CS 244 ’18: High Throughput Data Center Topology Design by Ankit Singla et al.


Brendon Go, Evan Liu

Original Paper: Singla, Ankit, Philip Brighten Godfrey, and Alexandra Kolla. “High Throughput Data Center Topology Design.” NSDI. Vol. 14. 2014.

The goal of network topology design is to create a data center topology that can achieve high throughput with low cost. Before Singla et. al’s High Throughput Data Center Topology Design, prior work explored many different designs but none claimed any notion of optimality. Moreover, prevailing research focused on homogenous network topologies where all switches have the same port count and line-speeds are constant. Singla et al’s paper makes contributions on heterogeneous network topologies but we focus on their work on homogenous topologies.

This paper’s first main contribution is supplying a non-trivial upper bound on for throughput and average shortest path length in any homogeneous network topology. They then show that, surprisingly, random graph topologies can achieve throughputs within only a few percent of this upper bound. Figure 1a and 2a show the ratio of predicted throughput to the theoretical upper bound (calculated using flow analysis) of random regular graphs (RRG) as degree varies. It shows that the predicted throughput and pathlength of a random regular graph is optimal, at least for all-to-all traffic. Figures 1b and 2b show that the observed average server path length (ASLP) closely tracks the theoretical lower bound.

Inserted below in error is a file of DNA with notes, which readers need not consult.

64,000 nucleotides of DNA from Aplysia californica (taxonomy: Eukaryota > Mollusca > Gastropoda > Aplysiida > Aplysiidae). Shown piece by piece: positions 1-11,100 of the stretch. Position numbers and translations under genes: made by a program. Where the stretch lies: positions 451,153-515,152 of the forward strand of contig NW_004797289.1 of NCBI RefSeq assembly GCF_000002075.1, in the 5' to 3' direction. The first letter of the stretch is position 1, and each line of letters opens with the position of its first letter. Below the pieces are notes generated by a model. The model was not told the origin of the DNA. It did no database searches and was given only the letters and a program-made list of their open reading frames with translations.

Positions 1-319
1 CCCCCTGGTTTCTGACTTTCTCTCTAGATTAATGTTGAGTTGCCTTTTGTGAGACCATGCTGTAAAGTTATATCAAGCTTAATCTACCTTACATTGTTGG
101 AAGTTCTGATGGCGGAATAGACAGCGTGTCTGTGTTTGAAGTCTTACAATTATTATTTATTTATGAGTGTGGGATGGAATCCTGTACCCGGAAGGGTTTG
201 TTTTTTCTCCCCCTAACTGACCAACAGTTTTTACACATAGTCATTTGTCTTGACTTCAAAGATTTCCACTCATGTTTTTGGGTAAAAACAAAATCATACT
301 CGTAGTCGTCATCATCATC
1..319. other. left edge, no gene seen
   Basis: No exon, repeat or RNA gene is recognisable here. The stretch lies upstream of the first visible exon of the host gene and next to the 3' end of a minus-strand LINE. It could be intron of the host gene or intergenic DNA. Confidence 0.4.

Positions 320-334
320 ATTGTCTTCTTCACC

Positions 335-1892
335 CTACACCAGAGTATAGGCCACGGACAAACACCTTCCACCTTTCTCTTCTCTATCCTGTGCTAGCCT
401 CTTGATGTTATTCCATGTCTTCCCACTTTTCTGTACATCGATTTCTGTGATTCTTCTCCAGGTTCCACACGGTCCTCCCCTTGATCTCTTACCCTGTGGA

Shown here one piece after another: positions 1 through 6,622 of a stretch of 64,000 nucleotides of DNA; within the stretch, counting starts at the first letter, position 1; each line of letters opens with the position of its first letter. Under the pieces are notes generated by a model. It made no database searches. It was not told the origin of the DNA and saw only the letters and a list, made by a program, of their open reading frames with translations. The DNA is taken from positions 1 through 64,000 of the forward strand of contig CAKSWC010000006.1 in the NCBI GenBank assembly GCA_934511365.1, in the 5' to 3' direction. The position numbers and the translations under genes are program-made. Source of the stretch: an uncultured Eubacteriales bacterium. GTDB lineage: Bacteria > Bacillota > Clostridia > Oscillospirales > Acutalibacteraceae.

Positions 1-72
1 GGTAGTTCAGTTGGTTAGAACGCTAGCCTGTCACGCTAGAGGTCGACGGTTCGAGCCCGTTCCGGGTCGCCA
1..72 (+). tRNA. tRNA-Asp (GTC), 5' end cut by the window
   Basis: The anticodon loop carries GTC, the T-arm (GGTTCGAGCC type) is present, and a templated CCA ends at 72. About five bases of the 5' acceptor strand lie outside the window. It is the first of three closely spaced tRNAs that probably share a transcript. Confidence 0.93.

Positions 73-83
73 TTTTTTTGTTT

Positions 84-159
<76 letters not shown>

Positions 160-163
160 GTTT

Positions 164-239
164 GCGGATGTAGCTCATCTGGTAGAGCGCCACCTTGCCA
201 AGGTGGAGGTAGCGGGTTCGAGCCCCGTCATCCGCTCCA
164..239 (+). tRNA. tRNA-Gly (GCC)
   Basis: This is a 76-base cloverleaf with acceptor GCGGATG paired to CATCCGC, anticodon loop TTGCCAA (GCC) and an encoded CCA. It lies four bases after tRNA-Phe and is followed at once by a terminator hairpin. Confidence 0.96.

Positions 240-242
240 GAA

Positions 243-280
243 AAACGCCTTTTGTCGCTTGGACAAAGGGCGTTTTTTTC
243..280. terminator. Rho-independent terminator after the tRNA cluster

The paper’s second main contribution is that they observe a somewhat surprising result: throughput is empirically unaffected under a wide range of cross-cluster connectivity. One might expect that greater cross-cluster connectivity would yield greater throughput, since there are more available links to send flow across clusters. However, the authors observe that throughput is relatively stable across a wide range of cross-cluster connectivity, only dropping when cross-cluster connectivity tends toward 0. The authors formalize this observation, providing upper-bounds on throughput, which do not change much under cross-cluster connectivity, and further show that these bounds are relatively tight empirically.

Full Report.

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